MFS Fertility Blog

Overcoming Premature Ejaculation

Posted on June 5, 2013

Premature ejaculation (PE) is the most prevalent sexual dysfunction in men, with nearly 1 in 3 men experiencing PE at some point. PE is most simply defined as ejaculation that occurs before desired by both you and your partner. Although often thought to occur in younger men, studies have shown that the occurrence of PE is consistent across age groups.

Biological and Psychological Factors
The precise cause of PE is unclear, but it often involves a combination of biological and psychological factors. Biologically, PE can result from abnormal hormone or brain chemical (neurotransmitter) levels, thyroid problems, inflammation or infection of the prostate or urethra, elevated penile sensitivity, or an abnormal reflex of the ejaculatory system. You also might have inherited a genetic predisposition to PE.

Psychologically the anxiety related to maintaining an erection may cause a rush for ejaculation for men with erectile dysfunction (ED). Other anxiety-provoking factors, including performance anxiety and certain medical conditions, can also induce PE. It is believed that early sexual experiences in which sexual acts were rushed can establish a pattern of early ejaculation that is difficult to break. Finally, interpersonal relationship problems between you and your partner can contribute to premature ejaculation

PE can be classified as either lifelong (primary) or acquired (secondary). In primary PE, ejaculation nearly always occurs within the first minute of vaginal penetration and cannot be delayed. This is accompanied by negative personal consequences, such as stress, avoidance of sexual activity, and frustration. If you currently have these symptoms but have previously had sexual relationships without them, you are likely experiencing secondary PE that often has underlying psychological or interpersonal causes.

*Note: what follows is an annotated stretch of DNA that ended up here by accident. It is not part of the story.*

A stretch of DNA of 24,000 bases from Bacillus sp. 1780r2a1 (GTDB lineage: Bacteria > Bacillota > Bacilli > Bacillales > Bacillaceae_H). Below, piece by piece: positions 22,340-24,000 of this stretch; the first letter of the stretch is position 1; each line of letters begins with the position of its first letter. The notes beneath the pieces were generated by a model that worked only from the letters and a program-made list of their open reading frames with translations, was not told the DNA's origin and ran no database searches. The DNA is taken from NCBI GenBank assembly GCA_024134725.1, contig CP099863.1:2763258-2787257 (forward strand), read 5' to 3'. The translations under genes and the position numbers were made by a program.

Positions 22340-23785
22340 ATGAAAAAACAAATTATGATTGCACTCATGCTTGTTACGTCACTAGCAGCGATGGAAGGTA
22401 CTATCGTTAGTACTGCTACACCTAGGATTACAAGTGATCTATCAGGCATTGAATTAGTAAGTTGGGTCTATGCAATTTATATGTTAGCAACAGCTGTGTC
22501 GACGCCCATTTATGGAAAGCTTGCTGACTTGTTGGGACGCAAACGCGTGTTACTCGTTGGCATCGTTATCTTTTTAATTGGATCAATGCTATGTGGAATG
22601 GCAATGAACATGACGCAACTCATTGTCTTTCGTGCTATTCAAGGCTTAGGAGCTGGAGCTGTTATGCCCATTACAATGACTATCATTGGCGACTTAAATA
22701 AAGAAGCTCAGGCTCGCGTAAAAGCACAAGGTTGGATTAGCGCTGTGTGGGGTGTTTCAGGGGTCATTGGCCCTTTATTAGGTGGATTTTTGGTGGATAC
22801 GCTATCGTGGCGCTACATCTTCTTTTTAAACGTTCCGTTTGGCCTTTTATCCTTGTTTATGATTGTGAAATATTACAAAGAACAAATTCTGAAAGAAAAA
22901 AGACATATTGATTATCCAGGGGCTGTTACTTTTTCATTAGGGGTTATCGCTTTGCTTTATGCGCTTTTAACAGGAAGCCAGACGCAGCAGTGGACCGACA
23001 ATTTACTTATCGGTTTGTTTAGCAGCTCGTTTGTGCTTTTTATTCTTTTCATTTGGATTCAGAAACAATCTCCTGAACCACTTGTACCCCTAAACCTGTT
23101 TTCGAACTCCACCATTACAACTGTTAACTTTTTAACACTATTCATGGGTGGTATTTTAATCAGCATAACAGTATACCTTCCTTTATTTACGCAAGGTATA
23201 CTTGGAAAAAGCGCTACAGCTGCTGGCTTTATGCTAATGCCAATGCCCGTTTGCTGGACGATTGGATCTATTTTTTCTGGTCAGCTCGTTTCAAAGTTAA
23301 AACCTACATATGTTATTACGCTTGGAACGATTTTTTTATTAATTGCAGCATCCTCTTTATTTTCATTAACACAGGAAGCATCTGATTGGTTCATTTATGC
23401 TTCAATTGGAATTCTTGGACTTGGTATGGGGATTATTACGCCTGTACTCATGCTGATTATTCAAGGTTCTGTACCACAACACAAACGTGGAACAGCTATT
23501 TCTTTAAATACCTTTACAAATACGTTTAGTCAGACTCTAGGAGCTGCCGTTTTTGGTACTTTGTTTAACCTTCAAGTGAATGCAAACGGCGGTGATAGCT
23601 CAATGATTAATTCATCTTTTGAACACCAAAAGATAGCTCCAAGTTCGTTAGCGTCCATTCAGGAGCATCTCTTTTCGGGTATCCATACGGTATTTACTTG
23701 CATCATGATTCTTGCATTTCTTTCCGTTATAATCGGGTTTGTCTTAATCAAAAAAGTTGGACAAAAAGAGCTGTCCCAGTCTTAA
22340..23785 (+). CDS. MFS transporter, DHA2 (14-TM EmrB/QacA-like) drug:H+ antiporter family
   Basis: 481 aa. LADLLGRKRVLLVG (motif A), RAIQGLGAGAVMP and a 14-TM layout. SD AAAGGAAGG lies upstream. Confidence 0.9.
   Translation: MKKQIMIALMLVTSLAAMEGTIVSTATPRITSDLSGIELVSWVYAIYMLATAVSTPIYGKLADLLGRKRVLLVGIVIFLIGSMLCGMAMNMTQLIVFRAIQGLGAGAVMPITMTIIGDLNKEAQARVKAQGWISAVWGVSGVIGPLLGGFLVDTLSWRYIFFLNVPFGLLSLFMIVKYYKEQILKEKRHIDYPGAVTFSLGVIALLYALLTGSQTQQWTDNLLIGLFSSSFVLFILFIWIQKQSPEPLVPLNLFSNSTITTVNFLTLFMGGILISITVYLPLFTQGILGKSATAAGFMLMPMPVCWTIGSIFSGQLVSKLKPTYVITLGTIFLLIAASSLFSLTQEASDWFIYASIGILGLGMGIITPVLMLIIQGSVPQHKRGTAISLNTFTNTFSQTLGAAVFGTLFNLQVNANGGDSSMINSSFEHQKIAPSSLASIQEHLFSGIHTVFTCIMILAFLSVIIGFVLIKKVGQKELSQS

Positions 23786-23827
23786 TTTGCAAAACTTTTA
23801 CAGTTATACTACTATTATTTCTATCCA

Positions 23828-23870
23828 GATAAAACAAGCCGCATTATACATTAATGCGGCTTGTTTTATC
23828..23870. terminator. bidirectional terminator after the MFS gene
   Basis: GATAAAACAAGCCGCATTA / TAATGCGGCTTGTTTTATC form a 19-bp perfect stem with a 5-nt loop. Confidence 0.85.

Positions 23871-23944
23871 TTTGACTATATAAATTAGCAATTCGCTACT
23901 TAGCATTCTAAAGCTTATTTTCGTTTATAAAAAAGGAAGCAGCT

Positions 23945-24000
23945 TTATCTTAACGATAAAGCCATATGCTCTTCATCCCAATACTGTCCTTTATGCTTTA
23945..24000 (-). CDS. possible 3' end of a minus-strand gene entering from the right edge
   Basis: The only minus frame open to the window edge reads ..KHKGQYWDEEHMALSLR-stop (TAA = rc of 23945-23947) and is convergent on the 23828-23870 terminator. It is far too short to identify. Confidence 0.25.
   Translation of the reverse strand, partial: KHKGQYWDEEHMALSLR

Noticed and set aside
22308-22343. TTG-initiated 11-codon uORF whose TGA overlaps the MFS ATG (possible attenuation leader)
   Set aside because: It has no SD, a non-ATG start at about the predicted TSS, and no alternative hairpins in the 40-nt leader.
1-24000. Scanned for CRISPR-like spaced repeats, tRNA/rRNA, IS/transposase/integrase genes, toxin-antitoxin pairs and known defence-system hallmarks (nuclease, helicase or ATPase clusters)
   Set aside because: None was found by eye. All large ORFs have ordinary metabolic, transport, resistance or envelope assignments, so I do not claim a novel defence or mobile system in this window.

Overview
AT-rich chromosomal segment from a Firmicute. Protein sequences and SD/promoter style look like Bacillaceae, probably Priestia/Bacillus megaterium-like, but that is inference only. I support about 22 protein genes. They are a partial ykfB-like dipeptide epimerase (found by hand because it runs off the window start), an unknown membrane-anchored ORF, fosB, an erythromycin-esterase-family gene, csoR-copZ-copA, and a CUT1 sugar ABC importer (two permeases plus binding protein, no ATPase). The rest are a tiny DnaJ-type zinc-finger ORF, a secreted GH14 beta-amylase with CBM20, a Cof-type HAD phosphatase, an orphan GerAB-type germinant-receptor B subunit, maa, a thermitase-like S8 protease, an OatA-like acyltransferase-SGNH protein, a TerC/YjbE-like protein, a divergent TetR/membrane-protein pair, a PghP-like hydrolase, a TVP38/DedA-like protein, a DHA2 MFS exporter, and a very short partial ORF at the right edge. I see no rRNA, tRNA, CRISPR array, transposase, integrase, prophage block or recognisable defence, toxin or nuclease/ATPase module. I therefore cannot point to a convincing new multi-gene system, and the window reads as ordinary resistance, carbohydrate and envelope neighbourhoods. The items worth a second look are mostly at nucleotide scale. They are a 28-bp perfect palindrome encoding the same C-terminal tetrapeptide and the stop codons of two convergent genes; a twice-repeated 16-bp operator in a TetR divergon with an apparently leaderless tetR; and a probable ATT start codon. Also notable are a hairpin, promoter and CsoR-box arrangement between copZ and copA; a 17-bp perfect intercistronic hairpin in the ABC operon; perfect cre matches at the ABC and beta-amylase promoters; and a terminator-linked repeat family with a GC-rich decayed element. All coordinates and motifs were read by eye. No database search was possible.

Treatment Options for Premature Ejaculation
Many treatment options are available for PE and combinations of treatment types are often the most effective. Many men have success with sexual therapy, which introduces techniques to delay orgasm, such as the “stop-start” technique. Certain medications can also delay ejaculation. This is a side effect of many common anti-depressant medications, which may improve PE symptoms when taken at a low dose several hours prior to sexual intercourse. Behavioral therapy in which you speak with a mental health provider regarding your relationships and experiences can be beneficial in decreasing performance anxiety, finding coping strategies for managing stress, and solving problems.

Premature ejaculation can be treated. See your doctor to determine the best treatment option for you.

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